For Honor is a bold attempt at something different by Ubisoft – an always online melee brawler, where Vikings, samurai and knights are incongruously mixed together in deadly combat. For a company like Ubisoft, where endless side quests and collectibles are de rigueur, this singular focus on just one, core gameplay mechanise stands out starkly. And For Honor is better for it. Slashing and hacking at your foes is delightful, and it is only when the game looks out past what makes it good onto the accouterments typical of the studio and AAA gaming more does it lose track.
For Honour features tactical combat that is at its best in one on one duels. Despite being set in the medieval, there’s no ranged combat such as archery available to your heroes. At the start you’re quickly familiarised through a quick tutorial with the standard blocks, attacks, guard breaks and parries and then taken straight into the action. It starts hard and only gets harder. Timing is everything.
You can block or attack in one of three directions. Simple enough but planning your attacks while constantly keeping an eye not just on your opponent but the wider field of battle requires intense concentration. You can be downed in just a few hits and one mistake can be harshly punished. On top of this you must manage your stamina, and it can be devastating if you run out of it. It’s relatively difficult now, and I can imagine that in a few months the skill ceiling will be enormously high, and may be a deterrent to newbies breaking onto the scene.
There are a variety of game modes, including a tutorial-esque single-player campaign which has some of the worst writing and dialogue in a game I’ve ever played, a control point Domination mode, Skirmish (my personal favourite) and 2v2 and 4v4. But even within the larger battles, spontaneous 1v1 duels are the highlight. For Honor feels like it really should be a game only about 1v1 duels, but Ubisoft being Ubisoft felt they had to add more and more to justify its asking price.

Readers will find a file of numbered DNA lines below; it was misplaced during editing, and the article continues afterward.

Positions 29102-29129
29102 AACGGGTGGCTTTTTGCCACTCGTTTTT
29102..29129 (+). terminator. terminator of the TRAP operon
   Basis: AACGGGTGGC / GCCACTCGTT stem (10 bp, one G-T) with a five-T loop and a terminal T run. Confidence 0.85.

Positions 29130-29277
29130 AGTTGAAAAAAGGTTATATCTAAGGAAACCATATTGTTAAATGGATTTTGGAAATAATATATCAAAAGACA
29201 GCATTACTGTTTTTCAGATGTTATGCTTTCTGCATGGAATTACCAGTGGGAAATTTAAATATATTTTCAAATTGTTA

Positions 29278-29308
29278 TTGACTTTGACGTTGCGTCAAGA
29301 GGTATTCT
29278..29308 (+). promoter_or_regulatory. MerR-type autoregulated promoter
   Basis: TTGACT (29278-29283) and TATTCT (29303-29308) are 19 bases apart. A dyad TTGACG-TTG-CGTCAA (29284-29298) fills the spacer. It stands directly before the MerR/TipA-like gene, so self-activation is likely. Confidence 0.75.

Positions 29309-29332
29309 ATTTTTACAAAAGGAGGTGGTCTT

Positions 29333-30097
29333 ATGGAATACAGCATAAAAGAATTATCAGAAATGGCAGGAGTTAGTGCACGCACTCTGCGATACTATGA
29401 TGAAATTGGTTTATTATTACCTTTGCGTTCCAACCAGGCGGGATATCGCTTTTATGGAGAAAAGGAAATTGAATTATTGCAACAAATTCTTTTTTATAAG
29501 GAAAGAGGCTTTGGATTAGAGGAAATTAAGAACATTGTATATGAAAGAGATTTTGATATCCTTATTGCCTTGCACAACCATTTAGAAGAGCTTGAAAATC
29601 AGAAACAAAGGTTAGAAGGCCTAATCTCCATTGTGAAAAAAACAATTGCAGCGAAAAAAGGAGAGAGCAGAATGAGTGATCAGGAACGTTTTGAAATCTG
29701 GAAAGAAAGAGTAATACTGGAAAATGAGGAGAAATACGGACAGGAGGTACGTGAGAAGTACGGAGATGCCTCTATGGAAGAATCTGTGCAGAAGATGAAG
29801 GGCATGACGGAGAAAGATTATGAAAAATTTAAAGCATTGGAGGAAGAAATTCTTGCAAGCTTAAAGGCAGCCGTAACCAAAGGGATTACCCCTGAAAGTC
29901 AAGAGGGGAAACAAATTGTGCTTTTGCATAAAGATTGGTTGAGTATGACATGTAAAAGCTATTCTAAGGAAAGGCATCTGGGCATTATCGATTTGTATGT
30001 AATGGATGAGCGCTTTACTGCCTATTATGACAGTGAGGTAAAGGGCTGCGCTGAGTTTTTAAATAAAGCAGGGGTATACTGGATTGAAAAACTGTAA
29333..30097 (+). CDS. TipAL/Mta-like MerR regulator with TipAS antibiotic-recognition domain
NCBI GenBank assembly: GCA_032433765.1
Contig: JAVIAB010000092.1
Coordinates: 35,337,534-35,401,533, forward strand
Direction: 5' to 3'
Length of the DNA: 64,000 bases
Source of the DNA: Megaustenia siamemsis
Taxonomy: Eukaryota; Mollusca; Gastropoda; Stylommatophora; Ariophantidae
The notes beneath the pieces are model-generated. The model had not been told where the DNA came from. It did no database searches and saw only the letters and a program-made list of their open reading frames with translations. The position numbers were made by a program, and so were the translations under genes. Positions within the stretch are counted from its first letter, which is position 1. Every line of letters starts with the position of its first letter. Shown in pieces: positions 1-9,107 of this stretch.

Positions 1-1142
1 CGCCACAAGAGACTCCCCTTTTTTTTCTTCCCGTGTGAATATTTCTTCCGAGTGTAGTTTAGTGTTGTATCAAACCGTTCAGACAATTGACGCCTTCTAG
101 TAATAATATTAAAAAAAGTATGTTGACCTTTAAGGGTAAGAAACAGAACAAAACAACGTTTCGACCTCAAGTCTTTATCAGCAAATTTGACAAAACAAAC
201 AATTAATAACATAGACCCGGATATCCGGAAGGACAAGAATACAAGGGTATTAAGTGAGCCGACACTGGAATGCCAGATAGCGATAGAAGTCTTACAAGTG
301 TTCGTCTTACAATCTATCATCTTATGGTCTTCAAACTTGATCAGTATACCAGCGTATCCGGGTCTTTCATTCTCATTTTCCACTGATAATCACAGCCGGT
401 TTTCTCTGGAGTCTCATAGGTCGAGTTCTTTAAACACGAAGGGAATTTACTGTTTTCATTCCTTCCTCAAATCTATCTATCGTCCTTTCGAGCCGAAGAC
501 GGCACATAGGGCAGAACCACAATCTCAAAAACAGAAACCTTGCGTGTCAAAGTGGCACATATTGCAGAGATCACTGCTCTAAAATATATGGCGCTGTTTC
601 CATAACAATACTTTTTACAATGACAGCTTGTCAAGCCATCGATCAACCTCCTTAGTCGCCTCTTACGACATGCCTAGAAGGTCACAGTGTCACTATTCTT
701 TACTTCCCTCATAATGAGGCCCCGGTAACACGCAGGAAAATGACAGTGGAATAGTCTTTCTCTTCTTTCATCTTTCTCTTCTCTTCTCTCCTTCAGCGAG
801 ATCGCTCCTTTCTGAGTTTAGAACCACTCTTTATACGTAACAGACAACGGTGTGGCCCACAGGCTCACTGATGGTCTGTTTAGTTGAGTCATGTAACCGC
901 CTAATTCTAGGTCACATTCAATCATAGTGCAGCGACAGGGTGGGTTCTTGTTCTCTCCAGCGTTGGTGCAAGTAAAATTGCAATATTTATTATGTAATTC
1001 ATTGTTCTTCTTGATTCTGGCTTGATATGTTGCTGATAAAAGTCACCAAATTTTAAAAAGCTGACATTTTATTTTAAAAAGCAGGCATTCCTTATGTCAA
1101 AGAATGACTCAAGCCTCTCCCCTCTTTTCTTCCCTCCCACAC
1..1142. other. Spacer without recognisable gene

A more stripped-down game, with a main focus on 1v1 at a third of the price might have been a much better fit. The core mechanics are well thought-through and feel fantastic. But Ubisoft have enveloped them in all the trappings of a modern AAA game, with some unwelcome free-to-play additions such as micro-transactions to boot. Why a game about dueling needs two types of collectibles – one of which you obtain by smashing pots – is beyond me. I can only hope that Ubisoft releases a “starter edition” or something like it featuring only duels, sometime in the future, as the current asking price is far more than I would be willing to pay.
For me it was a huge shame that the factions didn’t play differently from one another. There was a huge opportunity to develop a scissors-paper-rock trifecta of skills, a la Fire Emblem or Starcraft, but instead each faction is instead broken down into the four classes that play very similarly to one another. That said, each hero has their own unique movesets and strengths, just as in a fighting game, and as time goes by and players master these movesets, I’m sure an interesting and vibrant metagame will emerge. And Ubisoft have committed to adding more content to the game over time, not only more cosmetic items or weapons but heroes as well, which should keep the meta fresh.